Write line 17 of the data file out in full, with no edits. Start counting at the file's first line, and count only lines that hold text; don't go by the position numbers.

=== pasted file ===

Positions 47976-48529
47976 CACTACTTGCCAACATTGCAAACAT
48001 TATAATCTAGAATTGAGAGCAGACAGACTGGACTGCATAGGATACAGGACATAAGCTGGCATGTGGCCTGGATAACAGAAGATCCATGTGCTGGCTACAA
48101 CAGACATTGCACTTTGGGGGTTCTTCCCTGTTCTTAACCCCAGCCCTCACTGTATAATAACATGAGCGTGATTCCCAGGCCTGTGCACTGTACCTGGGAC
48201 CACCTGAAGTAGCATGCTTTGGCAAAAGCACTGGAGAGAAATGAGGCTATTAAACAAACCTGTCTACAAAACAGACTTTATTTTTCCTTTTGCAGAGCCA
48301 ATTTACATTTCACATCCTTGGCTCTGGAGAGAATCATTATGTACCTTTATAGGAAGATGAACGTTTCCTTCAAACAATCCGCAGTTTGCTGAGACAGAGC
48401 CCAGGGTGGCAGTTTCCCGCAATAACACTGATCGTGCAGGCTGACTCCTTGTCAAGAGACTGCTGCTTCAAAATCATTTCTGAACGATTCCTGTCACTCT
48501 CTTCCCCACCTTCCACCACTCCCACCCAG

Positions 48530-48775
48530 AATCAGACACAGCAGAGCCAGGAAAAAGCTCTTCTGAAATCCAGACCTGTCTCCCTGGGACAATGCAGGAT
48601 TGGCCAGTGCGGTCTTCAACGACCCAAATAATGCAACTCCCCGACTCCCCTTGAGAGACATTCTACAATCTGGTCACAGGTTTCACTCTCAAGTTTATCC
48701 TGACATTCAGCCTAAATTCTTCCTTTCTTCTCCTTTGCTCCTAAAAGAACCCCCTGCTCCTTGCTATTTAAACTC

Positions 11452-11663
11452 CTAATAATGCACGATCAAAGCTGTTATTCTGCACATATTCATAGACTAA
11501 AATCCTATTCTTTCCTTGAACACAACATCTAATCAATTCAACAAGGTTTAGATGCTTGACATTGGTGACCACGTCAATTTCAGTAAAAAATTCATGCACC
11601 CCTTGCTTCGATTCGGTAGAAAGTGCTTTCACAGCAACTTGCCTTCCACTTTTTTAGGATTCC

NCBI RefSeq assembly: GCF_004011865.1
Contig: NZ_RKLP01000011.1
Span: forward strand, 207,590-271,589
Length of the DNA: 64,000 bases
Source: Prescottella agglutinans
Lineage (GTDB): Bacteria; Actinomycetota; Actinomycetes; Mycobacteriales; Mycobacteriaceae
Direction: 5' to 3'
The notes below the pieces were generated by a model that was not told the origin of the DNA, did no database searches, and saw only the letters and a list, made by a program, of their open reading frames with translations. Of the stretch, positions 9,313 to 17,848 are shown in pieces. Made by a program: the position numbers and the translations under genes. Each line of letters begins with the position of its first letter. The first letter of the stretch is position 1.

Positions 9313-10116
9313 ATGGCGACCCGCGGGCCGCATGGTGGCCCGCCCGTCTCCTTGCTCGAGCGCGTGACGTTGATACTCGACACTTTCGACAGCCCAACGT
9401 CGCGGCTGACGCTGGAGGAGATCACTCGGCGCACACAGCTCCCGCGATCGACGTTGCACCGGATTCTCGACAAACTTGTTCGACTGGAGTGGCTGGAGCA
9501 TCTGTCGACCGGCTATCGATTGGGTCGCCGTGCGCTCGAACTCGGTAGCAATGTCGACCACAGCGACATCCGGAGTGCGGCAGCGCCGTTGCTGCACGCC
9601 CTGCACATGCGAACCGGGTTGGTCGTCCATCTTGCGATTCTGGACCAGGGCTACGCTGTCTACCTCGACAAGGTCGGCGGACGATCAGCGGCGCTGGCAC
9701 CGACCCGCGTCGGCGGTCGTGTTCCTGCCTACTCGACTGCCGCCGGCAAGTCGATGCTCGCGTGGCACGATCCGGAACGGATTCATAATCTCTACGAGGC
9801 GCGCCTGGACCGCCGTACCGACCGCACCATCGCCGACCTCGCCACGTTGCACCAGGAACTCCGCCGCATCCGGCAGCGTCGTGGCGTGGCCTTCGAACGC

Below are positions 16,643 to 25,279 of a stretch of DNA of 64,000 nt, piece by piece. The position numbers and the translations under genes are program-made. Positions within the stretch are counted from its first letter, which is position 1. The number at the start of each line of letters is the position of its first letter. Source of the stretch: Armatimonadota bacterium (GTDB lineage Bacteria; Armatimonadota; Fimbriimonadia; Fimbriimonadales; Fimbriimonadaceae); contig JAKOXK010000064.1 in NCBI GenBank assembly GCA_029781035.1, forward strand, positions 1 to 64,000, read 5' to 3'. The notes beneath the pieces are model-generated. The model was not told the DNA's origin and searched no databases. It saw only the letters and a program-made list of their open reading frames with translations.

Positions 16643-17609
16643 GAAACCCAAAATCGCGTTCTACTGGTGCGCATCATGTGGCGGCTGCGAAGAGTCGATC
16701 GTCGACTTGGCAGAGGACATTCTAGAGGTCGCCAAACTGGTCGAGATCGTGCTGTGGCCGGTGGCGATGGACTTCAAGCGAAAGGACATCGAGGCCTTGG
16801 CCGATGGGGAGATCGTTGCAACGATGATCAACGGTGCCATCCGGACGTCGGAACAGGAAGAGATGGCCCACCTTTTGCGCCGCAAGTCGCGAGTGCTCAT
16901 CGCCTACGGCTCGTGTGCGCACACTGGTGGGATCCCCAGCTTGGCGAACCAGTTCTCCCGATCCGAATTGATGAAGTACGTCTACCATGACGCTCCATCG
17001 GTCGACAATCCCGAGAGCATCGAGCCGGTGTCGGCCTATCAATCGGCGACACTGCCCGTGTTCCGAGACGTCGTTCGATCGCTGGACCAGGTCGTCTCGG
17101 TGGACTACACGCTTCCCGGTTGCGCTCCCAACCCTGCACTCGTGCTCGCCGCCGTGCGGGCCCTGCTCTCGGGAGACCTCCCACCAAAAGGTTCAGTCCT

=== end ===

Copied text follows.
NCBI RefSeq assembly: GCF_004011865.1